Monday, February 7, 2011
Book Review: Hidden
I become very concerned when I don't like a book. Being raised not to say bad things about other people (and in this case books), I don't necessarily trust my judgement when I don't like a book. I try to chalk it up to simply not being "in the mood" for a particular tome. I don't know if I can do that in this case.
Hidden is the story of Ahmed, an Arabic-American teenager who outs himself to his parents (father and stepmother) by writing in his journal, "I think I am queer." They then send him to Serenity Ridge, a camp for queer kids that practices such things as attaching electrodes to the male inmmates' genitals and giving them an electric shock when they start getting aroused at the sight of other men. Ahmed is black-bagged from his home and kept pretty well drugged up, until he is "cured" and sent home.
The book opens with Ahmed headed to Las Vegas, drugged out of his head in the back of his parents' car. They are returning home and he's doing his best to hold it together, because he has a plan to escape. And apparently the whole gay world is in on this escape plan. Stopping at a reststop, he sees two obvious dykes and tries to get their attention. Getting away from his parents, he just happens to come across a potentially transgendered truck driver who lifts him up into the cab of her or his semitruck and gets him headed to the car of the earlier obvious dykes who just happen to be waiting for him in a red sports car - hello, Thelma and Louise!
They get him new clothes and into the city proper where he must pass by the owner of Serenity Ridge's home, where he is then picked up by some migrant workers, who give him more clothes and get him to the bus station. And of course those who aren't out to help him are out to get him. It seems every police officer is on the side of Serenity Ridge. And almost everyone in this book, sans the obvious dykes and the transgendered semi driver, are nasty, nasty snots: Ahmed, his father, his stepmother, the rentacops, the person at the bus ticket counter, the bus driver, the person at the desk of the first safe house Ahmed goes to, that safehouse's intake counselor.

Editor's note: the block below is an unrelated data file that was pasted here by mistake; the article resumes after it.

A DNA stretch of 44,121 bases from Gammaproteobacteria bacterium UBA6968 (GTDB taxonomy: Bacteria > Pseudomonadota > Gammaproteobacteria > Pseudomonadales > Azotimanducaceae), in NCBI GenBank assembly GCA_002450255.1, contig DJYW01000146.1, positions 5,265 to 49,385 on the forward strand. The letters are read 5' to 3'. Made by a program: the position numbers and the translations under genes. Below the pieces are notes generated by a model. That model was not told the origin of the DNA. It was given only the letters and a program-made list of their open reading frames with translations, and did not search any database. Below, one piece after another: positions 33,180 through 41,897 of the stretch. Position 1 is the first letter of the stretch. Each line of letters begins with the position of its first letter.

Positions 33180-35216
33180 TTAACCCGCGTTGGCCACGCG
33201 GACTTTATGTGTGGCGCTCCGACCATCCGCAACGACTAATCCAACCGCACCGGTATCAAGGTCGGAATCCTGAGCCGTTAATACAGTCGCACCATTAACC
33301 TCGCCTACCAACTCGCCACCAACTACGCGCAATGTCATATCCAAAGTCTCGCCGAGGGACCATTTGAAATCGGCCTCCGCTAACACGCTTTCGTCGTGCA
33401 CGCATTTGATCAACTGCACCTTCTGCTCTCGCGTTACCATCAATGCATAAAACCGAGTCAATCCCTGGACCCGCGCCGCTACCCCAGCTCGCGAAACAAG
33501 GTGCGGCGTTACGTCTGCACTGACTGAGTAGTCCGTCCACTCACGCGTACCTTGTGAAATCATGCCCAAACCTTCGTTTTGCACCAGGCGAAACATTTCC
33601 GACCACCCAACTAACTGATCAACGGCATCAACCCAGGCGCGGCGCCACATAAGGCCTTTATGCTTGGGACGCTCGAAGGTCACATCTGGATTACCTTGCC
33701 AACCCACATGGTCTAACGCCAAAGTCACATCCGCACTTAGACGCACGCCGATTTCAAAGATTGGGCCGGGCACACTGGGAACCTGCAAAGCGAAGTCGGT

Ahmed is totally the type of person that if I met them in person, most likely they'd have a perpetual look of smelling something bad stamped on their faces.
But, let us continue. So Ahmed finally gets on the bus to San Francisco, but as soon as he gets there, his contact number for whoever is supposed to save him is wrong, so he calls the phone company - who verifies no information, just assumes that he's the girl the number belongs to - and gives him the right phone information. He calls, leaves a message and goes to hide in the bathroom. And here is where we have our first gay sex. A young man, I assume a teen, runs into the bathroom, followed closely by a man in a flowing longcoat, who brandishes a knife, saying, "I'll get my money's worth." He then bends the boy over (not our hero mind you but someone else) and fucks him. Apparently the man has the dick of death because the boy falls to the floor, bloody and shitty and dies. WTF?!
Our hero is discovered by the dick of death, but escapes - mostly - the man follows him and even claims to be his pimp, but finally Ahmed is rescued and sent to live in a closed safe house - closed meaning once he's locked in, he's not allowed to leave.
And that's where I put the book down. I couldn't stand it anymore. Granted, some of it was fun. Like the scene in which Ahmed is being raced down the highway to Las Vegas in the backseat of the obvious lesbians' car. There's this really freeing image in which he's changing clothes and decides to simply sit in the back naked with the warm wind and sun rushing against his body (or possibly I'm just a perv skeezing on a naked teenage boy, but oh well).
However, the most problematic thing about Hidden is that Ahmed talks a lot in text speak. And for a while it was cute, but I couldn't do it for the whole book - it's not Trainspotting in which the author had a good hold on a different dialect. I don't think the author had a good understanding of how to use it: Tonya Cheri Hegamin did it much better in the teen book M+O 4evr.
But like I said, I don't trust my opinion. The book must be good. Right? Otherwise it wouldn't have been published. Oh, what a slippery slope. No the book was published because it would sell. The character is a young gay male escaping from the terrors of the x-gay world. And I highlight the young gay male part less because of anything I'm saying about gay men and saying something more about people in general. We love stories about abused youth (cough, cough Flowers in the Attic). We love stories about budding sexuality (cough, cough Twilight), and then you paste a pic of an obviously hot young man on the cover and you're bound to have - well, if not a bestseller - something that will definitely sell.
But if you do want to experience something on basically the same subject, go watch Save Me starring Chad Allen, Judith Light and Robert Gant.